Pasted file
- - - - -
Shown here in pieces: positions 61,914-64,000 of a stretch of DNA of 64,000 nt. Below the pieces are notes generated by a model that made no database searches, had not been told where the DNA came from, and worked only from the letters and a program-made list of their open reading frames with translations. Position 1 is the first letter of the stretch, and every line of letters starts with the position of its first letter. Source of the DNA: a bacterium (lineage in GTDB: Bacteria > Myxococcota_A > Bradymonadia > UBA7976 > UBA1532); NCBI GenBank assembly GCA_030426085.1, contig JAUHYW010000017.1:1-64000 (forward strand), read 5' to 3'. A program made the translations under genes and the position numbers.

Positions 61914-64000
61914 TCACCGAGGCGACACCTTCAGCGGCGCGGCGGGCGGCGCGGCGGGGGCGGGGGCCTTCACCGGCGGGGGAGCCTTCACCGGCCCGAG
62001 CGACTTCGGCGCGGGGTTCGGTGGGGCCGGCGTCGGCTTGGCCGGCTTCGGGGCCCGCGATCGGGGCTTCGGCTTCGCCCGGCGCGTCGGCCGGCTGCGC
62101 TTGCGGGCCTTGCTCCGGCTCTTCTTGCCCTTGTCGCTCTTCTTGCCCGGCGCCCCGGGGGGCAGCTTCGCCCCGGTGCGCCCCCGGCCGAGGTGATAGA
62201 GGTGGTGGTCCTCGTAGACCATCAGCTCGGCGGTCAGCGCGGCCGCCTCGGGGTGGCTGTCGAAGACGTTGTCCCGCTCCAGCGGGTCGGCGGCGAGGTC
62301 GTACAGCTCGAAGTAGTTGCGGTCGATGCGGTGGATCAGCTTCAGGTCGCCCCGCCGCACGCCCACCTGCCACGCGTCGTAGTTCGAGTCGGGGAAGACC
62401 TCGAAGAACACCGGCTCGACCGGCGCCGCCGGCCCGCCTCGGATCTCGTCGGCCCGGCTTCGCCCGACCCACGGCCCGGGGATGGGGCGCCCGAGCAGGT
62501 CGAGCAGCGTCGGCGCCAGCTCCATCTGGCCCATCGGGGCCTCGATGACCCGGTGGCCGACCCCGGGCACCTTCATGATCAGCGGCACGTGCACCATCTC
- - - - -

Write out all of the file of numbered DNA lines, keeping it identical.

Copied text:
Shown here in pieces: positions 61,914-64,000 of a stretch of DNA of 64,000 nt. Below the pieces are notes generated by a model that made no database searches, had not been told where the DNA came from, and worked only from the letters and a program-made list of their open reading frames with translations. Position 1 is the first letter of the stretch, and every line of letters starts with the position of its first letter. Source of the DNA: a bacterium (lineage in GTDB: Bacteria > Myxococcota_A > Bradymonadia > UBA7976 > UBA1532); NCBI GenBank assembly GCA_030426085.1, contig JAUHYW010000017.1:1-64000 (forward strand), read 5' to 3'. A program made the translations under genes and the position numbers.

Positions 61914-64000
61914 TCACCGAGGCGACACCTTCAGCGGCGCGGCGGGCGGCGCGGCGGGGGCGGGGGCCTTCACCGGCGGGGGAGCCTTCACCGGCCCGAG
62001 CGACTTCGGCGCGGGGTTCGGTGGGGCCGGCGTCGGCTTGGCCGGCTTCGGGGCCCGCGATCGGGGCTTCGGCTTCGCCCGGCGCGTCGGCCGGCTGCGC
62101 TTGCGGGCCTTGCTCCGGCTCTTCTTGCCCTTGTCGCTCTTCTTGCCCGGCGCCCCGGGGGGCAGCTTCGCCCCGGTGCGCCCCCGGCCGAGGTGATAGA
62201 GGTGGTGGTCCTCGTAGACCATCAGCTCGGCGGTCAGCGCGGCCGCCTCGGGGTGGCTGTCGAAGACGTTGTCCCGCTCCAGCGGGTCGGCGGCGAGGTC
62301 GTACAGCTCGAAGTAGTTGCGGTCGATGCGGTGGATCAGCTTCAGGTCGCCCCGCCGCACGCCCACCTGCCACGCGTCGTAGTTCGAGTCGGGGAAGACC
62401 TCGAAGAACACCGGCTCGACCGGCGCCGCCGGCCCGCCTCGGATCTCGTCGGCCCGGCTTCGCCCGACCCACGGCCCGGGGATGGGGCGCCCGAGCAGGT
62501 CGAGCAGCGTCGGCGCCAGCTCCATCTGGCCCATCGGGGCCTCGATGACCCGGTGGCCGACCCCGGGCACCTTCATGATCAGCGGCACGTGCACCATCTC